Seif Eldin Mustafa, the hijacker of an Egyptair plane that was diverted to Larnaca in late March, pleaded with a judge on Thursday to deny the Egyptian government’s request to have him extradited to his home country.
Reading out a 20-page statement in Arabic, translated simultaneously in the courtroom, Mustafa said a decision to extradite him “to the Egyptian military regime” would send the message that “might makes right.”
Mustafa, 59, claimed he would be tortured and murdered by the Egyptian security establishment were he to be handed over.
He went on to describe his hijacking as a “peaceful” action and a “act of cunning” aimed at exposing the realities of “the bloody coup before its critics, who would be tortured to death, as in the case of Giulio Regeni.”
It’s understood he was referring to the Italian Cambridge University graduate who was abducted and tortured to death in Egypt in February of this year.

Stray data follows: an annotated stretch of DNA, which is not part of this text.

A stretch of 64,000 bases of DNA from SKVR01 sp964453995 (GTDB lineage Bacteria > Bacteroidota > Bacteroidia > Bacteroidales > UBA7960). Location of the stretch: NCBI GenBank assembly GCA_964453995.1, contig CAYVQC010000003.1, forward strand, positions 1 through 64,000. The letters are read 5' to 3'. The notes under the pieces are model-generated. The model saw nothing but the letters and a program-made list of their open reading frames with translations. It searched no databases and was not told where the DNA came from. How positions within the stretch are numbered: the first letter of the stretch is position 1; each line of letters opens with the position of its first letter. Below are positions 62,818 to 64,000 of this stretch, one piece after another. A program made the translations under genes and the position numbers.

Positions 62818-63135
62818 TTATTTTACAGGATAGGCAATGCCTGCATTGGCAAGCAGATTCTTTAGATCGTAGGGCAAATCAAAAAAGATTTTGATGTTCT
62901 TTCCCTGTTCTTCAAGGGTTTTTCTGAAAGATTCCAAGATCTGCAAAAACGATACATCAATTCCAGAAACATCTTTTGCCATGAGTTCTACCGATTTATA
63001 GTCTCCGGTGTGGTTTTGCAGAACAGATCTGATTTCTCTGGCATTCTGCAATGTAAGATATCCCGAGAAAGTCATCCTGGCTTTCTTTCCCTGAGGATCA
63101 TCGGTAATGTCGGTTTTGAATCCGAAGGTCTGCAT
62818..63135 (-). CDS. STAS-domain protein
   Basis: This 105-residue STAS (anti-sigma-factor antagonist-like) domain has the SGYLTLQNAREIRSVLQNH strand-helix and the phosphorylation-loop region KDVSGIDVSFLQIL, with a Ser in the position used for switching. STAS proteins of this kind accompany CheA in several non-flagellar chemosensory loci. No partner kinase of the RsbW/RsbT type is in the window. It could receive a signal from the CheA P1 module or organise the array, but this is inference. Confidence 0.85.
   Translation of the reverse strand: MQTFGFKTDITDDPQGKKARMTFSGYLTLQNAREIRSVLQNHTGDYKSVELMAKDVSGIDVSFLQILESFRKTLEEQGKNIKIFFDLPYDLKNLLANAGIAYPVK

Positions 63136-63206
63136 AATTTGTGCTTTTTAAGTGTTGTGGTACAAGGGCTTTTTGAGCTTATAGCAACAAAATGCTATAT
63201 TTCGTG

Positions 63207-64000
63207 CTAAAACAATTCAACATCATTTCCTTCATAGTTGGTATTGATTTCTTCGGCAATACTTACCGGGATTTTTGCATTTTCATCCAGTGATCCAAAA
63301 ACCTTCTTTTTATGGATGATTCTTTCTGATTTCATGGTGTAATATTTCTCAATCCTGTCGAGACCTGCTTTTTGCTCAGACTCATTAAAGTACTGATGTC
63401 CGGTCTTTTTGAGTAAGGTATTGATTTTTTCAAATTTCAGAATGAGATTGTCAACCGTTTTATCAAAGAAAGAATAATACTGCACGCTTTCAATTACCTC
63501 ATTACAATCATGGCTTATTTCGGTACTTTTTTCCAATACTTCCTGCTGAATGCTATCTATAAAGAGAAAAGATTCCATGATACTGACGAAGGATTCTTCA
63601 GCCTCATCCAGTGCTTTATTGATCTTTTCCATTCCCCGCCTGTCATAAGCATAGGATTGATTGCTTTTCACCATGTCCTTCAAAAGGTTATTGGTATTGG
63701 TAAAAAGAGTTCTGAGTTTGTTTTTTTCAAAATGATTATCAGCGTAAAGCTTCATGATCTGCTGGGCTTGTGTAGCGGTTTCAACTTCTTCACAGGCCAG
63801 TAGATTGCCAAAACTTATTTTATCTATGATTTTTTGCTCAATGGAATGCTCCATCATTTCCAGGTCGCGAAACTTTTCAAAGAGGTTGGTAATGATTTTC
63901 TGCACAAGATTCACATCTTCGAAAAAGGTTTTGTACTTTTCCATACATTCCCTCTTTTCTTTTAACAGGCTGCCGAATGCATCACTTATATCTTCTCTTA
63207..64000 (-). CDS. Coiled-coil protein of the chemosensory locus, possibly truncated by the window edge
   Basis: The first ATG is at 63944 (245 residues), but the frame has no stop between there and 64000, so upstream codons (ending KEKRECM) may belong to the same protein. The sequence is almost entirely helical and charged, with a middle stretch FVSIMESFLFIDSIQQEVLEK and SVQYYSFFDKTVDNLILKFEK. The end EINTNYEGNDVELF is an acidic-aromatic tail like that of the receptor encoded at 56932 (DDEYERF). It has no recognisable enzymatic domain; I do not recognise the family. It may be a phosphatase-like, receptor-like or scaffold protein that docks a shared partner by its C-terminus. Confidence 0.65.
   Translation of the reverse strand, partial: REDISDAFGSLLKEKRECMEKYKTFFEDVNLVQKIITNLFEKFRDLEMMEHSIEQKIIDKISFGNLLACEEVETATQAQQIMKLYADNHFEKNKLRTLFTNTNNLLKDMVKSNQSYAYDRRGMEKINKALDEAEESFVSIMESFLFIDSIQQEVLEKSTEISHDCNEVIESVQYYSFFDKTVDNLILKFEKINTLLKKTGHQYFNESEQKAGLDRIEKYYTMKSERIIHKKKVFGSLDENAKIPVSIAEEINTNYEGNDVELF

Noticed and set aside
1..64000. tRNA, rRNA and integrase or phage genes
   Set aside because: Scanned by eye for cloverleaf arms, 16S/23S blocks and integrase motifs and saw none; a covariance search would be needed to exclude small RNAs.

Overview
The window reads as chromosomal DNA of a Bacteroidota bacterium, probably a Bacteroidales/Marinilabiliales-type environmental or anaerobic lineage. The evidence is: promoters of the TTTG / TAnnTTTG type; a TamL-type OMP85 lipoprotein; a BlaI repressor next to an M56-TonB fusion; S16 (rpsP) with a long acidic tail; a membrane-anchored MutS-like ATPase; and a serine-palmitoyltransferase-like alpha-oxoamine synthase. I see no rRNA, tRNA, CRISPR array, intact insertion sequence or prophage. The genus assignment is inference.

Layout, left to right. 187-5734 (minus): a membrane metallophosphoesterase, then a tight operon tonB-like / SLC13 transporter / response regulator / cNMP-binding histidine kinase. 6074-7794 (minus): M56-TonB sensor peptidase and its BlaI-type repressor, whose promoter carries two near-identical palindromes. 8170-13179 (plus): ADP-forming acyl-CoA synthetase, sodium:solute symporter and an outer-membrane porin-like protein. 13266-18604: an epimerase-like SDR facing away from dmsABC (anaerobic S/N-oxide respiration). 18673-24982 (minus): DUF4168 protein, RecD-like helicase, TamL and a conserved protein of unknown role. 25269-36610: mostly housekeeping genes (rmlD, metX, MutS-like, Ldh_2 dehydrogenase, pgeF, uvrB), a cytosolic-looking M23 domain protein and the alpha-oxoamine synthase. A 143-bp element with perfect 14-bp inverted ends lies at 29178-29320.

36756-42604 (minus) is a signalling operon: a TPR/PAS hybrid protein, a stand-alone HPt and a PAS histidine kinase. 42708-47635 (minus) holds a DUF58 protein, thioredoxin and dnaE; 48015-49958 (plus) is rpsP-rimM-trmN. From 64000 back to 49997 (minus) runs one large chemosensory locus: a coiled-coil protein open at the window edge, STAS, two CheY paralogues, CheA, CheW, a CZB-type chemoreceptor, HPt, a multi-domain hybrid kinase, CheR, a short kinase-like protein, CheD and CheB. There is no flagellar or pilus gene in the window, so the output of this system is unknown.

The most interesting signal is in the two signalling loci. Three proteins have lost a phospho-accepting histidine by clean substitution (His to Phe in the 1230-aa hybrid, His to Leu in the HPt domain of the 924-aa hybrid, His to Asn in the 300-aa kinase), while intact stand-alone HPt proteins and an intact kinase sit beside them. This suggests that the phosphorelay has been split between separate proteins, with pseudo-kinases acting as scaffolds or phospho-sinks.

Mustafa also expressed dismay at a remark made shortly after the hijacking by Foreign Minister Ioannis Kasoulides, who described the Egyptian as mentally unstable.
During a prior hearing for the extradition request, the court heard how Mustafa made contradictory statements in the interview part of his asylum bid.
His request to be granted international protection as a refugee was rejected on the grounds that, though he was given the benefit of the doubt on his fear of persecution grounds, the severity of the offences his extradition request was based on were too serious to be overlooked.
While originally claiming the reason he hijacked the aircraft was to see his ex-wife, he then demanded the release of some 63 women being held by the Egyptian authorities.
The court also heard Mustafa did not immediately ask for asylum following the conclusion of the hijack but waited until he was informed of the Egyptian extradition request.